adolescents. In fact, the process of group sharing, a basic tenet of 12-step approaches, may be well suited to this stage of development. Youth who were surveyed about their perceptions and use of AA/NA reported that what they most enjoyed was the group process. It was through this interaction that they received feelings of encouragement and hope. Researchers also found that when adolescents engage in a group process, it can “reduce feelings of shame, alienation, depression and isolation.”
This information points to a critical need for youth-specific groups and other sober support options that offer youth an opportunity to interact with peers in an atmosphere of open communication and trust. In developing these opportunities, courts should consider a broad range of activities that may be available in the average community. For some youth, meaningful peer connections may be found through a sport, art, or music program; for others it may be a faith-based resource, or even a community center that offers a variety of services. When adolescents cannot identify others in the group, or when they feel unsafe, they are unlikely to experience the program’s benefits.
Courts can legally mandate attendance at sober support meetings including AA/NA—but all youth must have the choice between AA/NA and secular programs. As a result of Federal court decisions, officials may not order mandatory participation in religious programs (including AA and NA) unless a secular alternative can be offered. Therefore, if a youth objects to the 12-step approach on religious grounds, and there is no other form of sober support available in the community, the juvenile court is prohibited from requiring the youth to participate.
The case law on sober
Though there is no case law specifically regarding mandating juveniles to AA/NA,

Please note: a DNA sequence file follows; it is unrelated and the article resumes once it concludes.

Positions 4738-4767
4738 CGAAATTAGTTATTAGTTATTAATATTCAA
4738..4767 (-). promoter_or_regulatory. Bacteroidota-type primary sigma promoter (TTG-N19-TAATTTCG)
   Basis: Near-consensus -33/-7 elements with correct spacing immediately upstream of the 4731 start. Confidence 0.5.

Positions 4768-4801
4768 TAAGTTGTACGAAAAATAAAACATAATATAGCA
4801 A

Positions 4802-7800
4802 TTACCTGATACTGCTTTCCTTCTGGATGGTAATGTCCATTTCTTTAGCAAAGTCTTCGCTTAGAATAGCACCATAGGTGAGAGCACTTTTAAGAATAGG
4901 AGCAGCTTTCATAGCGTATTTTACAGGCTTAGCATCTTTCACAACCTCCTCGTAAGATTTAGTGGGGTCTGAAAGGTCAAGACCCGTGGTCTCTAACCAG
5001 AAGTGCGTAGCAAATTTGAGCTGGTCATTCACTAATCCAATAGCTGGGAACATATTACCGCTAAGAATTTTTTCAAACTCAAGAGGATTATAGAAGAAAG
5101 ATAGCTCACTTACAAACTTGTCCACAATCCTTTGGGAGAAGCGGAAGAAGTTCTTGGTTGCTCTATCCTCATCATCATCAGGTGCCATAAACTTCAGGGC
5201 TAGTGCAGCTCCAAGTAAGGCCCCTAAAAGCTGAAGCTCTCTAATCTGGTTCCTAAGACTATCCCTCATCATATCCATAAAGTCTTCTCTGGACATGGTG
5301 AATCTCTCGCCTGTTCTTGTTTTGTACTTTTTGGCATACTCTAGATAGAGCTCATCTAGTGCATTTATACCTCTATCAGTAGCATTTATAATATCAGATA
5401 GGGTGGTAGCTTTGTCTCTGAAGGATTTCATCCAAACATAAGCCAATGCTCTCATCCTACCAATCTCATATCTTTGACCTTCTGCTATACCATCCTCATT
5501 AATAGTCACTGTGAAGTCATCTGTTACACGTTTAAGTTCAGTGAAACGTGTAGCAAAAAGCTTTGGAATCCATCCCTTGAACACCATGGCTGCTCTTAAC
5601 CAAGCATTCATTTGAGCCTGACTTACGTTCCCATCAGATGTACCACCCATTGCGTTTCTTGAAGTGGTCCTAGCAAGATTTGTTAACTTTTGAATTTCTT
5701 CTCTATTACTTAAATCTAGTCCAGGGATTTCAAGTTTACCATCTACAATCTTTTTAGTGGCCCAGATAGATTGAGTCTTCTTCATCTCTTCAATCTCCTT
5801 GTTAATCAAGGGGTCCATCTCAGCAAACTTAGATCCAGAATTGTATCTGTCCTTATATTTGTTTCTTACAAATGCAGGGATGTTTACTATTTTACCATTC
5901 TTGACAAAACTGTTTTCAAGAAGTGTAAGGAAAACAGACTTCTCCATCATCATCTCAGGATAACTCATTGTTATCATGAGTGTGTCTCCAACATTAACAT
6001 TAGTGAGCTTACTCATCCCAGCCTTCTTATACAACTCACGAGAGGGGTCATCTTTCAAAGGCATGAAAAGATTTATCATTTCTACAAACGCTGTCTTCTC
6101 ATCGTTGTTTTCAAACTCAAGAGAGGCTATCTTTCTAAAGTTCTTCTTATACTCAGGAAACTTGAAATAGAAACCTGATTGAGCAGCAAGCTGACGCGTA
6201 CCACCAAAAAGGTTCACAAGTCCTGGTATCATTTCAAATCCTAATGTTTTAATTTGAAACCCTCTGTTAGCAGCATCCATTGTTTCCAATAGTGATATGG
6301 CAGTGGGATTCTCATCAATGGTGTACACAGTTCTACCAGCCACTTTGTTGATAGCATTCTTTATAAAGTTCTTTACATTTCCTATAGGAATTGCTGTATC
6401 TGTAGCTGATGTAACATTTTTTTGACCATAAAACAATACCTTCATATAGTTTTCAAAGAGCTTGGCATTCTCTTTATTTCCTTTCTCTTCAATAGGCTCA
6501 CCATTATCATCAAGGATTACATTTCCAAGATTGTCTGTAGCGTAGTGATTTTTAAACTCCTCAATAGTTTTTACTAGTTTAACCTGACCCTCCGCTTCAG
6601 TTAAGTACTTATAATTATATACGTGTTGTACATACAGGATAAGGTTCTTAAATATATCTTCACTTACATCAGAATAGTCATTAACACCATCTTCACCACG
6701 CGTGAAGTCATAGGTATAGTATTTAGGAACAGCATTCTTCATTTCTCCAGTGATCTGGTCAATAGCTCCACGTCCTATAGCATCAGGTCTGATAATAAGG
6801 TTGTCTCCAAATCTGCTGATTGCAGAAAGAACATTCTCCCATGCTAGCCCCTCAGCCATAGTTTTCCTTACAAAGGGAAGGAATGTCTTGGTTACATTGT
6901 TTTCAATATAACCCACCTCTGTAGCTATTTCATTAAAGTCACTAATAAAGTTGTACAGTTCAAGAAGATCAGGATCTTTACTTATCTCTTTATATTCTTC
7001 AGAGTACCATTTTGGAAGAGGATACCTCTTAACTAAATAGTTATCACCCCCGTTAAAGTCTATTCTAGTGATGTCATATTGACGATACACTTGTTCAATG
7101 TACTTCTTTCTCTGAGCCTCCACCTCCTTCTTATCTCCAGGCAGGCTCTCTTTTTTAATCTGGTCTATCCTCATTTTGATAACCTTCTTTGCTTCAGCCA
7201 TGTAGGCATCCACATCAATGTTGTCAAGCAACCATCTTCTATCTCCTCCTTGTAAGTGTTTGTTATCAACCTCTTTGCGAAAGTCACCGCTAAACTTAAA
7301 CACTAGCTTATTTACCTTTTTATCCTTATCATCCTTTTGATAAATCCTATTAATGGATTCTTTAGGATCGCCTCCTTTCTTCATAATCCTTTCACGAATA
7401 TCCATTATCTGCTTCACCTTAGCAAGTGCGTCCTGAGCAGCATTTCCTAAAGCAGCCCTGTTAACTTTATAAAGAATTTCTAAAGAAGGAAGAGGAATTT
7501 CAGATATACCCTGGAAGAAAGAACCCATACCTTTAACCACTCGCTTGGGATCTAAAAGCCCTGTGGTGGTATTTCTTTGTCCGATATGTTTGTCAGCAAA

the Supreme Court’s view of mandating religious-based support groups is clear in
several court cases. It is therefore critical that judges, defense counsel, prosecutors, and probation staff be knowledgeable about the case law surrounding this issue.
The First Amendment to the U.S. Constitution provides that “Congress shall make no law respecting an establishment of religion, or prohibiting the free exercise thereof.” The Fourteenth Amendment makes the provisions applicable to the States.
Justice Black wrote in Everson v. Board of Education of Ewing Township, 330 U.S. 1, 15-16, 67 S.Ct. 504, 91 L.Ed.711 (1947), the first modern Establishment Clause case, that the clause “means at least” that “[n]either a state nor the Federal Government….can force nor influence a person to go to or to remain away from church against his will or force him to profess a belief or disbelief in any religion. No person can be punished for entertaining or professing religious beliefs or disbeliefs, for church attendance or non-attendance.” In addition, “It is beyond dispute that, at a minimum, the Constitution guarantees that government may not coerce anyone to support or participate in religion or its exercise” Lee v. Weisman, 505 U.S. 577, 587 (1992). Both cited in Inouye v. Kemna, 504 F.3d 705,713 (9th Cir 2007).
Federal case law interpreting the First Amendment Establishment Clause has determined that Alcoholics Anonymous (AA) and Narcotics Anonymous (NA) are religious programs and has prohibited courts and prison officials from ordering mandatory participation by probationers, parolees, and inmates in either program when no secular alternative is available.A summary of each of the cases is outlined with their findings on the following page.